A revolution has started! More and more women are going against the grain and travelling alone. We have been told to avoid certain places or wait until we find
a man someone to travel with. Travelling solo is a scary idea to many people, especially women. In all honesty, it’s not as bad as what it’s made out to be. It may come as no surprise that I’m a lover of backpacking solo but because of my gender, I often get asked why. Well, why shouldn’t I!
There’s a sense of newfound freedom. I’ve been fortunate enough to have travelled around the South East Asian region and parts of Europe on my own, rarely feeling unsafe. What usually stops people from experiencing a new place alone is fear. There are so many doubts, so many uncertainties.
This guide aims to cover the basics of solo travel. While it is targeted mainly to women, there are some pointers here useful for all genders. This is designed to give you the courage and empower you to travel solo at least once. The world isn’t a scary place and I urge you to see it for yourself.
Why do I travel solo?
Let’s start off with why I choose to travel alone. Everyone has a different motivator and in a way, it was forced upon me. Prior to my first solo adventure (to Cambodia), my relationship ended and I didn’t ask anyone to join me. I suppose I wanted to prove to myself that I could do it and be independent. As expected, my trip didn’t go smoothly. Despite that, it didn’t deter me from trying again.
Over the last few years of travelling, I’ve become quite self-reliant. I don’t have a significant other, neither will I wait until I meet someone to go travelling with and I’m perfectly happy just doing that. I prefer doing things on my own time so when I find a good deal that fits my schedule, rarely am I hesitant to book the flight. Don’t get me wrong, I do enjoy travelling with others but it’s just not always feasible. I enjoy meeting new people on the road. Isn’t that what makes it an adventure?
The Solo Basics:
A lot of females hesitate to travel solo due to personal safety. I’m not going to lie and tell you that solo travel is all rainbows and butterflies, I did encounter some tricky situations. However, these instances were rare and I felt completely safe apart from it.
This can be a controversial one. While I don’t believe females should be told what we can or can’t wear, the unfortunate reality is that in some situations, we do have to be wary of our clothes. While travelling to destinations, try dressing modestly, especially in an area known for violence or if it’ll be after dark. There are still some parts of the world where women get unwanted attention due to our outfits and exercising a degree of caution is necessary.
Tip: Keep caution. I loathe being cat called so I find a resting bitch face can help avoid this. Not always, though.
I’m not saying avoid wearing your cute shorts or that muscle tee, just be aware of your surroundings. While I’m on the beach in a touristy area, you’ll catch me frolicking in my bikini. However, if I’m taking a night bus: hippie pants and a loosely fitted t-shirt are my go-to’s. All are situation dependent.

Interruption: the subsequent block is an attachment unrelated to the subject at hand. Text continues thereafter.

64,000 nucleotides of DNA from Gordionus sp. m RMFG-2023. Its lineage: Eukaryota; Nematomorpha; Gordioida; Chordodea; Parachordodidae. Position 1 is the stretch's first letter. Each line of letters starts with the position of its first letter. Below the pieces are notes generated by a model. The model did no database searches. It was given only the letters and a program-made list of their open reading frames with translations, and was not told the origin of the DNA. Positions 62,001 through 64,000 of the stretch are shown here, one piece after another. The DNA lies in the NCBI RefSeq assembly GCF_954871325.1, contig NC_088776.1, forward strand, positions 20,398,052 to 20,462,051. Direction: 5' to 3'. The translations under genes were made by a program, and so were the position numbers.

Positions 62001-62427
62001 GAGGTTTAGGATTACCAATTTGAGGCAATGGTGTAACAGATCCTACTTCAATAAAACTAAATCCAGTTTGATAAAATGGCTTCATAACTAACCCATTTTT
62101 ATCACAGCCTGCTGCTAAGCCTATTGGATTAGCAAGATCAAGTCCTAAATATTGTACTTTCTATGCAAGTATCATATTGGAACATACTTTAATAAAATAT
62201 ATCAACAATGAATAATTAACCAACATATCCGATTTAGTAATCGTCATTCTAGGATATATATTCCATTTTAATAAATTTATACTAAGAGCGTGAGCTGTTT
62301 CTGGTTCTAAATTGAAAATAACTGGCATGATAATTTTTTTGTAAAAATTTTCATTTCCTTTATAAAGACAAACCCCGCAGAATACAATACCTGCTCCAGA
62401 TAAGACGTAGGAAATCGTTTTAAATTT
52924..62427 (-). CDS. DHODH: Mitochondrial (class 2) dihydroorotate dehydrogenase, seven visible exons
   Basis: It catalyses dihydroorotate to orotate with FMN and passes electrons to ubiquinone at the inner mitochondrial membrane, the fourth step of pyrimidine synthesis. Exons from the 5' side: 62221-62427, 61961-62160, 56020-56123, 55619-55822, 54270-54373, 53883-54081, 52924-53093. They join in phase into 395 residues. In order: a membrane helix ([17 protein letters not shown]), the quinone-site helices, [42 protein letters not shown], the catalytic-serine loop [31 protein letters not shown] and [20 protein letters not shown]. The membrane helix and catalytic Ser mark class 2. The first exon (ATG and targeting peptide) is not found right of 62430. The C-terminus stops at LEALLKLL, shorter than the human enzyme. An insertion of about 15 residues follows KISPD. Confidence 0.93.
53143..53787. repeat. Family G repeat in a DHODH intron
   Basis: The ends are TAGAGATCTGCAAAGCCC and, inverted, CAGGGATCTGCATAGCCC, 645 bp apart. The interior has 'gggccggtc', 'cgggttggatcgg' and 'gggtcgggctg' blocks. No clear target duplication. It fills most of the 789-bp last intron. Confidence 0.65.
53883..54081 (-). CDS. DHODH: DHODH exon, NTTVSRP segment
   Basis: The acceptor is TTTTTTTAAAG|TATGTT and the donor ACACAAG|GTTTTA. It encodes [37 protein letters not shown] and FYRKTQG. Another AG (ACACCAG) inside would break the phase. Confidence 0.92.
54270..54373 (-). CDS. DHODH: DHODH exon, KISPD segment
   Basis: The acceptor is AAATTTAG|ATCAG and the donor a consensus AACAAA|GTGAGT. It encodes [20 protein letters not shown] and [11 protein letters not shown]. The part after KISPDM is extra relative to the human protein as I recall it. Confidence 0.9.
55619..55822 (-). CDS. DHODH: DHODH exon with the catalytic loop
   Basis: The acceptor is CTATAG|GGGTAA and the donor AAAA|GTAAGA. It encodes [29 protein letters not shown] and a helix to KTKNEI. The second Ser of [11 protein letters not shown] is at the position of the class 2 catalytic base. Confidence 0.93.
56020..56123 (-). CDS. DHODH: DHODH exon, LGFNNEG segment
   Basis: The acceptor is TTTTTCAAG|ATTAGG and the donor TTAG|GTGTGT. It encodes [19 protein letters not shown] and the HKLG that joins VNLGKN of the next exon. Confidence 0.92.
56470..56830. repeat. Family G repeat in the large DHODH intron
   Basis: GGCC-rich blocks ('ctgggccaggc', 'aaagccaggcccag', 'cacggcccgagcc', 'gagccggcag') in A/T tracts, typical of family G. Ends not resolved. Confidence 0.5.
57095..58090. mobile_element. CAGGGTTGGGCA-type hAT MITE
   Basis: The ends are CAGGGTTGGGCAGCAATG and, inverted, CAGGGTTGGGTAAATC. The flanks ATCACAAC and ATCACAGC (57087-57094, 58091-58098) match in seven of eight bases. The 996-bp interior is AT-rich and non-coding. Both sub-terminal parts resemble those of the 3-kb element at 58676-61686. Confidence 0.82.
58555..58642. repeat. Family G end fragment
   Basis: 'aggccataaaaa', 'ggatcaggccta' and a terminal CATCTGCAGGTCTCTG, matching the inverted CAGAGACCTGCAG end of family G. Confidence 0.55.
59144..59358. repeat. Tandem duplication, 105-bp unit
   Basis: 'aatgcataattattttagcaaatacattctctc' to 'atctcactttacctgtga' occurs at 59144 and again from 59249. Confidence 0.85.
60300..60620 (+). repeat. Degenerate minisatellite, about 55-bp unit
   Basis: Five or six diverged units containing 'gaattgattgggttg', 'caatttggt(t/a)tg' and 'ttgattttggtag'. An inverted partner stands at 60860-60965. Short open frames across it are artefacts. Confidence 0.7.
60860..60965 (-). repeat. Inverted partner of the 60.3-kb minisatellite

Avoid overnight travel, if possible. It is a better option to travel during the day.
I’m not the biggest fan of getting to my destinations late at night, depending on the region. While it does save on accommodation costs, do research on the safety aspects and talk to those who have done it. It is common in a lot of countries to offer sleeper buses. In most situations, sleeper buses are single seats reclined back. In Laos, however, sleeper buses consist of squeezing two people onto the same mattress. Talk about an invasion of personal space, right? If you’re travelling solo, you’re not guaranteed to be paired with the same gender (despite what the travel agent say). Your best bet is to find another solo traveller and swapping partners, so both of you will be together.
In certain countries, there are female-only carriages on trains (India for example).
For the most part, I haven’t encountered any issues staying in mixed dorms. Some hostels offer female-only dorms for your comfort and safety. Alternatively, if you want more privacy whilst staying somewhere with a social vibe, there are private rooms available in most hostels.
What about personal belongings? Lockers are a common feature in dorms. Generally, there are no issues leaving personal belongings in your designated locker. Another option is to leave your belongings at the reception.
Tip: Bring your own lock as some hostels do not provide you with one.
Solo Travel Tips:
You’re never ‘alone’:
Unless you’ve decided to take a trek to the middle of nowhere alone, you’re never truly alone. Having an open mind helps in meeting people. I find most travellers are down to earth and easy to chat to. Also, a bit of liquid courage helps act as a social lubricant.
Tip: I find having a deck of cards to be very handy – regardless if you drink or not.
In my experience, the type of accommodation you pick can aid in meeting people. Most of the places I’ve stayed in are hostels with a big common area. The hostel might not be for everyone, though. Don’t fret! In today’s times, the internet makes it so much easier to meet people. Websites like Couchsurfing, to travels groups on Facebook and heaps of apps, are used by locals and travellers eager to meet-up and show you around.
Getting out of your comfort zone:
For some people, it may be really easy to step outside of your comfort zone. For others, not so much. Either way, solo travel is a big leap from regular travelling.